Nader Sadek

studied graphic design at the Minneapolis College of Art and Design. He has presented the solo shows Paradox Complex, Townhouse Gallery, Cairo (2005) and Celestial Victor, Townhouse Gallery, Cairo (2003), and also the performance B'doun O'mr, Santos Sessions, New York (2009) and Sculpture Center, New York (2009). He has participated in group exhibitions such as: Exhume-Consume, New Art Center, Massachusetts (2011) / Exhume-Consume, Hosfelt Gallery, New York (2010) / Rapture, La Générale, Paris (2010) / Worry in the House of thieves, Espace Karim Francis, Cairo (2007) / The Faceless, Michael Steinberg Fine Art, New York (2007) / Worry in the House of thieves, Scope Hamptons (2007) / Convergence, Townhouse Gallery, Cairo (2007). The general theme that occupies his work is man’s obsession with power. He often uses a duality of a certain situation to express his ideas. It is his belief that (his) art functions in a similar way to humor: a reflection of reality with an absurd exaggeration that exposes (a) truth. 

 

 

Nader Sadek’s sculpture-and-performance piece Baptism in Black staged a satanic ritual that desecrates the artist’s uniquely fabricated bust of Hosni Mubarak. Performed at Thessaloniki’s politically charged White Tower, Sadek’s piece channeled and connected the unrest fuelling Arab revolutions and Eurozone crises. Accompanied by Thessaloniki death metal outfit Genna Apo Kolo (Anal Birth) and a chorus of thirty local metal fans, Sadek carried out a black mass over a monochromatic white bust of Mubarak fabricated out of one of Sadek’s signature, petroleum-based compounds. The ritual crescended with the artist drowning the bust in another one of these signature compounds, this time a shiny, onyx-colored, viscous liquid.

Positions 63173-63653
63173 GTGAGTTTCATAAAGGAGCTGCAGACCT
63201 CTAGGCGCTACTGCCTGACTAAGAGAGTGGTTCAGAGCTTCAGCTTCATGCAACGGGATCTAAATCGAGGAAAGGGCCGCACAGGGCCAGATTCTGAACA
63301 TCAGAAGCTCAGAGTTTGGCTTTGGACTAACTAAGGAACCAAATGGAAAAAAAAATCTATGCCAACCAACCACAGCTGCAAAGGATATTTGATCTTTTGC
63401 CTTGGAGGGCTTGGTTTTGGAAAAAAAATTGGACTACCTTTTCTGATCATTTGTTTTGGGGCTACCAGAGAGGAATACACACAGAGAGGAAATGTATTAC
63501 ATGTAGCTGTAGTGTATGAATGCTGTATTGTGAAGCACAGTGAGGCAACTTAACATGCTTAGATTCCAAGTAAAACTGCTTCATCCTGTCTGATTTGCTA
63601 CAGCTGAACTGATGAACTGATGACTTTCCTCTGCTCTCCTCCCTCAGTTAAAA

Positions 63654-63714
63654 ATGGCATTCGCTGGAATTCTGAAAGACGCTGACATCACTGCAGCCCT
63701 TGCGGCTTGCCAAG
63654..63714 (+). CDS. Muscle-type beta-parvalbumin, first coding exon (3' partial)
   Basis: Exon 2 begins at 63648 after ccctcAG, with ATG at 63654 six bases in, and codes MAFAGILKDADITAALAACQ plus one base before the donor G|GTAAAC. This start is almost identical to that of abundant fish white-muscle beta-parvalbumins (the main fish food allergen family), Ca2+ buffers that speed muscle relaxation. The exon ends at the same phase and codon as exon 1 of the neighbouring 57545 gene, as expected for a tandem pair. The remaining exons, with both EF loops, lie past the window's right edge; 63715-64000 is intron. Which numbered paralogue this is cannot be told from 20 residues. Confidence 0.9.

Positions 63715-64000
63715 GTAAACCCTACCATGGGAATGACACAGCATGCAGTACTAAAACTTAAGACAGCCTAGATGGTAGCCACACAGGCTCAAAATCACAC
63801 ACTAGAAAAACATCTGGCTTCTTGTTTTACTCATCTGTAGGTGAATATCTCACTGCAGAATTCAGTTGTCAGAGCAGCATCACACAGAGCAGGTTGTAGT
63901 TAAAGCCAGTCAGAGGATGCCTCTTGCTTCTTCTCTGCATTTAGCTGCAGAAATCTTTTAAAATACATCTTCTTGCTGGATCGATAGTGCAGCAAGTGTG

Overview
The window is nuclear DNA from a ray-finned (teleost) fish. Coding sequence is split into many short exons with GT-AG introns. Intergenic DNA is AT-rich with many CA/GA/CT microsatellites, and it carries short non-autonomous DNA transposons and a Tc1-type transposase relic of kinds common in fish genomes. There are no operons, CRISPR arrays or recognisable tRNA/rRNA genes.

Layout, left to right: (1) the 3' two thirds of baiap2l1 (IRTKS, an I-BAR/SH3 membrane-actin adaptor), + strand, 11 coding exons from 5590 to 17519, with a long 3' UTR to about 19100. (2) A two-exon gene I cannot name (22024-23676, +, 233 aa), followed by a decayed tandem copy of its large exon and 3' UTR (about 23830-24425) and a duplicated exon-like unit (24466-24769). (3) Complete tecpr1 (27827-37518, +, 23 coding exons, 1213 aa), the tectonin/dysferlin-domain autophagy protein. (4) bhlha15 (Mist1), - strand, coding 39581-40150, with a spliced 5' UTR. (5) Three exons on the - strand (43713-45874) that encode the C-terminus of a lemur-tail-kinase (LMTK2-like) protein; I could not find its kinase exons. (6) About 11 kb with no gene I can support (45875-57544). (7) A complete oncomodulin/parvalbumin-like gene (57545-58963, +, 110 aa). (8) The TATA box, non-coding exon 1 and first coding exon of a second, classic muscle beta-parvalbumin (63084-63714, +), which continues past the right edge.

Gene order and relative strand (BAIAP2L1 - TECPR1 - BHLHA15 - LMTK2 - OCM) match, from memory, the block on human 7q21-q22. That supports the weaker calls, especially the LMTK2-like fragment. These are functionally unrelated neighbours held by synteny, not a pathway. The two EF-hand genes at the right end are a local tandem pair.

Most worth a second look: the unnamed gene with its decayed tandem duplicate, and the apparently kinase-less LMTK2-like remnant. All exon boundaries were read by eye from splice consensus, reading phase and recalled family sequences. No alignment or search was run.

Baptism in Black links the Egyptian government’s persecution of heavy metal music and culture to the 2011 uprising that overthrew Mubarak’s thirty-year dictatorship. The satanic allusions recall the 1996 mass arrest of heavy metal music fans in Egypt, which the state justified on the grounds that heavy metal fans are Satan worshippers. From amongst the arrested and tortured fans arose two activists who had a prominent role in the build-up to and unfolding of the Egyptian revolution of February 2011, intensifying the activities of human rights and civil society organizations both on the ground and in social media. Playing on the paranoid fantasies of the Egyptian government, then, Sadek's piece in turn fantasizes how satanic rites led to the eventual downfall of the Egyptian president. Baptism in Black initiates Mubarak into banishment.

The final product of this performance-event consist of the "drowned Mubarak bust;" an experimental audio collage of Thessaloniki metal fans growling in the streets, aurally signaling their contestatory occupation of public space; along with the serialized Facebook pages, which incrementally drew the local community of chorus and congregation into the piece, a process that references the role of social media in the Egyptian revolution itself.

Photos

Baptism in Black, performance, 30 September, White Tower
Baptism in Black, performance, 30 September, White Tower
Baptism in Black, performance, 30 September, White Tower
Baptism in Black, installation with sound, 2011, courtesy of the artist, commisioned by the 3rd Thessaloniki Biennale of Contemporary Art
Baptism in Black, installation with sound, 2011, courtesy of the artist, commisioned by the 3rd Thessaloniki Biennale of Contemporary Art
Baptism in Black, installation with sound, 2011, courtesy of the artist, commisioned by the 3rd Thessaloniki Biennale of Contemporary Art

Untitled (12th Istanbul Biennial), 2011 Biennale de Lyon